Ulster's fight, Ulster's rights? Brexit, Northern Ireland and the threat to British-Irish relations

Policy brief
Edward Burke
07 July 2017
  • The failure of Prime Minister Theresa May to secure an overall majority for her Conservative Party on June 8th has given Northern Ireland’s largest party, the Democratic Unionist Party (DUP), significant political leverage at Westminster. The DUP secured an additional £1 billion in public funding for Northern Ireland in return for supporting the government in parliament.
  • The DUP says that it wants Northern Ireland to leave the EU on the same terms as the rest of the UK. It also says that it does not want a ‘hard border’ with Republic of Ireland. If Theresa May sticks to her stated aim of leaving the single market and the customs union, there will have to be some sort of border; but it is unlikely that the DUP will withdraw its support for the Conservative government in that event.
  • Brexit has shaken the foundations of the peace process in Northern Ireland. The majority of Ulster’s voters opposed Brexit, and Irish nationalists in the province believe that the constitutional changes it requires will reverse many of the gains of the Good Friday Agreement.
  • In the coming Brexit negotiations, London should acknowledge Northern Ireland’s unique relationship with the EU. A distinctive EU status for Northern Ireland, committing London and the 27 to maintaining many of the EU’s structural and Ulster-specific programmes would help to limit the fallout from the UK’s exit.
  • In the event that the EU and the UK fail to agree quickly on a comprehensive free trade agreement, Brussels could work with London to create a specific regime for Irish and Northern Irish goods and services (including and beyond the exposed agri-food sector), exempting them from tariffs and most customs checks if they remain on the island of Ireland.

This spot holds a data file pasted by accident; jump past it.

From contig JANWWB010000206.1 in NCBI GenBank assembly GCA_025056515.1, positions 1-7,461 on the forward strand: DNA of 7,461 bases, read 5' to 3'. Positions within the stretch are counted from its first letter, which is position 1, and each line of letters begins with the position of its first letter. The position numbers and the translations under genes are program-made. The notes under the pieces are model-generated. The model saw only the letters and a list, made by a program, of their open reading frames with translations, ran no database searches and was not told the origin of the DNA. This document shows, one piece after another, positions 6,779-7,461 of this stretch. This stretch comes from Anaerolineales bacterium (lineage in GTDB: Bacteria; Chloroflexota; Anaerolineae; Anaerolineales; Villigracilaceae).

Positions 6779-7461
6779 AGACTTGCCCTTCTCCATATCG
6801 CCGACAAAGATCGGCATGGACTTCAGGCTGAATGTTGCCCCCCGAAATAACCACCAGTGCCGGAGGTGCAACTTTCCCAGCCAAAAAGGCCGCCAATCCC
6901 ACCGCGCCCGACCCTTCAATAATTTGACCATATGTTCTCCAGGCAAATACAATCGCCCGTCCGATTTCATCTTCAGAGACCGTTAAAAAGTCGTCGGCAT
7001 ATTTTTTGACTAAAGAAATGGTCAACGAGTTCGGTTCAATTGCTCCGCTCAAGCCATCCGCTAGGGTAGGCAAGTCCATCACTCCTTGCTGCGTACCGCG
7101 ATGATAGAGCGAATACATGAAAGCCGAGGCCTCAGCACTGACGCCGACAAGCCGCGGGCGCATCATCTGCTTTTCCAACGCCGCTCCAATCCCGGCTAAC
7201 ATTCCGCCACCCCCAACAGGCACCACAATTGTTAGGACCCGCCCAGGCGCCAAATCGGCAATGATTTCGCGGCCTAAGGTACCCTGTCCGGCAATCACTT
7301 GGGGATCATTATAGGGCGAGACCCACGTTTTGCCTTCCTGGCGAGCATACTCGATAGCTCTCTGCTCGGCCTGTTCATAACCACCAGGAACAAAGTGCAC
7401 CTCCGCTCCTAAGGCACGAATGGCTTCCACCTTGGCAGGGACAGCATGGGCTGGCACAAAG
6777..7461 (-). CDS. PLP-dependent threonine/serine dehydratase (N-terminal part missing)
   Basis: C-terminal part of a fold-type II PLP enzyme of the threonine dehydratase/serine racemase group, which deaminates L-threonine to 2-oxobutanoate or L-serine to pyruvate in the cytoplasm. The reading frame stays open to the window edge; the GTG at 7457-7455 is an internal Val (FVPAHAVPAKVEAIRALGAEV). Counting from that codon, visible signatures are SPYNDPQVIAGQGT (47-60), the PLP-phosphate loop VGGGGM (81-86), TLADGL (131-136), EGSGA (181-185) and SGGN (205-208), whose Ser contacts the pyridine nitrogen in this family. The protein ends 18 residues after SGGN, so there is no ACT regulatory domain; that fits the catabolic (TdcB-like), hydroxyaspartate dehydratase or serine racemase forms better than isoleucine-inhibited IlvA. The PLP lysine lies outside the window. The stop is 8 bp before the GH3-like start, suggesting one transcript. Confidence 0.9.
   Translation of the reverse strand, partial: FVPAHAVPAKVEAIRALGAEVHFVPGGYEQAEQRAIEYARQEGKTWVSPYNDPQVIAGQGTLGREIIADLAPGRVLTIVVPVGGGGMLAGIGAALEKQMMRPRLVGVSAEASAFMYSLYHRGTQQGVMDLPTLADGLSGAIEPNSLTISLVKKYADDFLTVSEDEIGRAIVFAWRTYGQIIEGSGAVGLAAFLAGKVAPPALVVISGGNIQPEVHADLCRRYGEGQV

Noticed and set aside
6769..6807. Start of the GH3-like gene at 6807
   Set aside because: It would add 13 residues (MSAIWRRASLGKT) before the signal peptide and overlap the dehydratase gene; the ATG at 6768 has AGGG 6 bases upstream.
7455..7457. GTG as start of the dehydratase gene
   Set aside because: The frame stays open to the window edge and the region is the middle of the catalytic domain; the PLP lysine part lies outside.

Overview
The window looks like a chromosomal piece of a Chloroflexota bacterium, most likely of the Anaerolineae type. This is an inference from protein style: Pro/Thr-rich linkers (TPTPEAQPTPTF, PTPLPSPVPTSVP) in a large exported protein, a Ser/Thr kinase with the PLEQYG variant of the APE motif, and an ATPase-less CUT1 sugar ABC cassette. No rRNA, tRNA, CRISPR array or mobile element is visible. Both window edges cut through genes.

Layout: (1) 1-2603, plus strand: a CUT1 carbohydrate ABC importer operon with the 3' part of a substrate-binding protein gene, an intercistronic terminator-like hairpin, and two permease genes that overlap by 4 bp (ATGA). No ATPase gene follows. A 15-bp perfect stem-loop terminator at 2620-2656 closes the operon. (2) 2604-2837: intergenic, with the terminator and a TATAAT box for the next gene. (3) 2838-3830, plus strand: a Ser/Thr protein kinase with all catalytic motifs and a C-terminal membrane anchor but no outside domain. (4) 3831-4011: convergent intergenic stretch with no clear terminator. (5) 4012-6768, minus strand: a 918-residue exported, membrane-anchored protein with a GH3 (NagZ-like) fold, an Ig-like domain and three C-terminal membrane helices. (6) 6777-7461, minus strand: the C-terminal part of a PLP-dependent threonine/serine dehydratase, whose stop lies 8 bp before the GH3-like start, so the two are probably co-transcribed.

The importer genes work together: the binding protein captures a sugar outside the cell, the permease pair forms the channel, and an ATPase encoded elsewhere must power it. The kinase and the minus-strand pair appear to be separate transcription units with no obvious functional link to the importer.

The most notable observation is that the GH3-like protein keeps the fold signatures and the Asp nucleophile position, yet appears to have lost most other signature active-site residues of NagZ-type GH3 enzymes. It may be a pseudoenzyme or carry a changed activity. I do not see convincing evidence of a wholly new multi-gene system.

• The Brexit-supporting DUP – always suspicious of any distinction or separation from the ‘mainland’ – needs to be persuaded, particularly by Dublin, that a tailored relationship between Northern Ireland and the EU is not a deliberate, disguised route to Irish unity. Meanwhile, Northern Ireland’s nationalist community will remain deeply sceptical about the role of the British government as long as it is dependent on unionist votes for its majority at Westminster.
  • Existing sophisticated smuggling and terrorist networks will seize upon opportunities for criminality – particularly the evasion of tariffs – if a customs border is introduced. A swiftly negotiated joint EU-UK customs agreement would ease the bureaucratic pressures, costs and security risks.
  • The UK will have to work to persuade the Irish government to invest in its policing and intelligence structures if the Common Travel Area is to be secured. Brexit creates new pressures on previously excellent British-Irish security co-operation. It is likely that the UK will have limited access to many Justice and Home Affairs mechanisms, including the European Arrest Warrant, with serious consequences for cross-border security co-operation.
  • Freedom of movement on the island of Ireland is likely to continue as both countries are outside Schengen. There is little evidence to support claims that EU citizens will use Ireland as a back door to live illegally in the UK – potential EU migrants are unlikely to find such a prospect attractive.

Edward Burke is Lecturer in Strategic Studies at the University of Portsmouth. He was a foreign policy fellow at the CER from 2011-12.


I have proposed Honorary EU Association for Northern Ireland as a 'European Place of global peace building'. This will protect the peace process on the island of Ireland by keeping the current status quo and promote peace building worldwide by following the EU role in Northern Ireland example.
Thank you, especially for the info about the 'inner German trade agreement' and its possible application to the north and south of Ireland.
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